Blogs for Genealogists, February 15
Following are some blog posts and stories that I found interesting and informative. I wanted to share them with you.
Legal Genealogist Judy Russell had a great post this week about New York. One of her readers wrote in with a question about the New York court system. A newspaper story about her ancestor’s court case revealed that the ancestor retained to a man called “ex-Recorder Tallmadge.” Judy explains the position of Recorder in the New York court system in The Recorder Judge.
A decade ago, the turret of the U.S.S. Monitor was raised from the Ocean Floor. Two skeletons and the remnants of their Union Blue uniforms were recovered from the turret. DNA testing was done on descendants of family members of those who served on Monitor was done, but to date no identification has been made. The Washington Post reports that next month, the remains will be interred in a ceremony at Arlington National Cemetery.
The Library of Congress has several blogs, and a couple of posts caught my eye this week. The Signal blog details with questions of digital preservation. Posts cover a variety of topics, but a recent two-part piece caught my attention. What Resolution Should I Use? Part 1 and Part 2 is a guest post by Barry Wheeler, Digital Projects Coordinator at the Office of Strategic Initiatives. He provides an easy-to-read description of the factors surrounding digital images. Copious illustrations make it even easier to understand.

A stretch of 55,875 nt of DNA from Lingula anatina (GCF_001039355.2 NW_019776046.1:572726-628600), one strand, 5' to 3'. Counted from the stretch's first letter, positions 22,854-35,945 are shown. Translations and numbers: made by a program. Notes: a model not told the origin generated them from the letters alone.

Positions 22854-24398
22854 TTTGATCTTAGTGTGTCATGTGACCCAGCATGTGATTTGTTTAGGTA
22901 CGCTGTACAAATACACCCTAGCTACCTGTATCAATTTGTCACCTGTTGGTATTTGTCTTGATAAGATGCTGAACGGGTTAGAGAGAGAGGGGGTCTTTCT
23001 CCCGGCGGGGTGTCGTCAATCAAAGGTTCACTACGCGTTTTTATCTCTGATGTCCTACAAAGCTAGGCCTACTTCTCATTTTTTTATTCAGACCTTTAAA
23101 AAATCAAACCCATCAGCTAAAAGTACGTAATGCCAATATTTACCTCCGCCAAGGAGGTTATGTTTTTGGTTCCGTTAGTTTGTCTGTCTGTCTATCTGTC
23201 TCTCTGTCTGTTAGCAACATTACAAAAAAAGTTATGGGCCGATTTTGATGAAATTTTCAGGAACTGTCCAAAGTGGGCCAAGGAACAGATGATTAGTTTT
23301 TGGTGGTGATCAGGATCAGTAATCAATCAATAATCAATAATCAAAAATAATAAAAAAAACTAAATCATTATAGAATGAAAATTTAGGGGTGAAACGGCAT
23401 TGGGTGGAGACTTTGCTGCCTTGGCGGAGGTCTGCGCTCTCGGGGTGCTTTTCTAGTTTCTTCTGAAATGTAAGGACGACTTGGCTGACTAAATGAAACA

The Copyright Office understands the issues around copyright in today’s digital age. Their blog, Copyright Matters: Digitization and Public Access, discusses their efforts to provide assistance. One of their biggest projects is to digitize and make available online more than 70 million records in their custody. You can find more details in A Vision for Making pre-1978 Copyright Records More Available. — Our Goals for the Project.
The final story is from National Public Radio. My good friend Laura Prescott was the one who originally found it. The title is what caught my attention: A Brother and Sister Get Married (And Later, Their Son Tweets It). Made you pause, didn’t it? Of course, it only took me a moment to figure it out, without even looking at the posted images. A Franciscan monk, Brother Boniface, contracts tuberculosis and falls in love with his Southern-belle nurse, Sister Damien. They fell in love, left their orders, and married.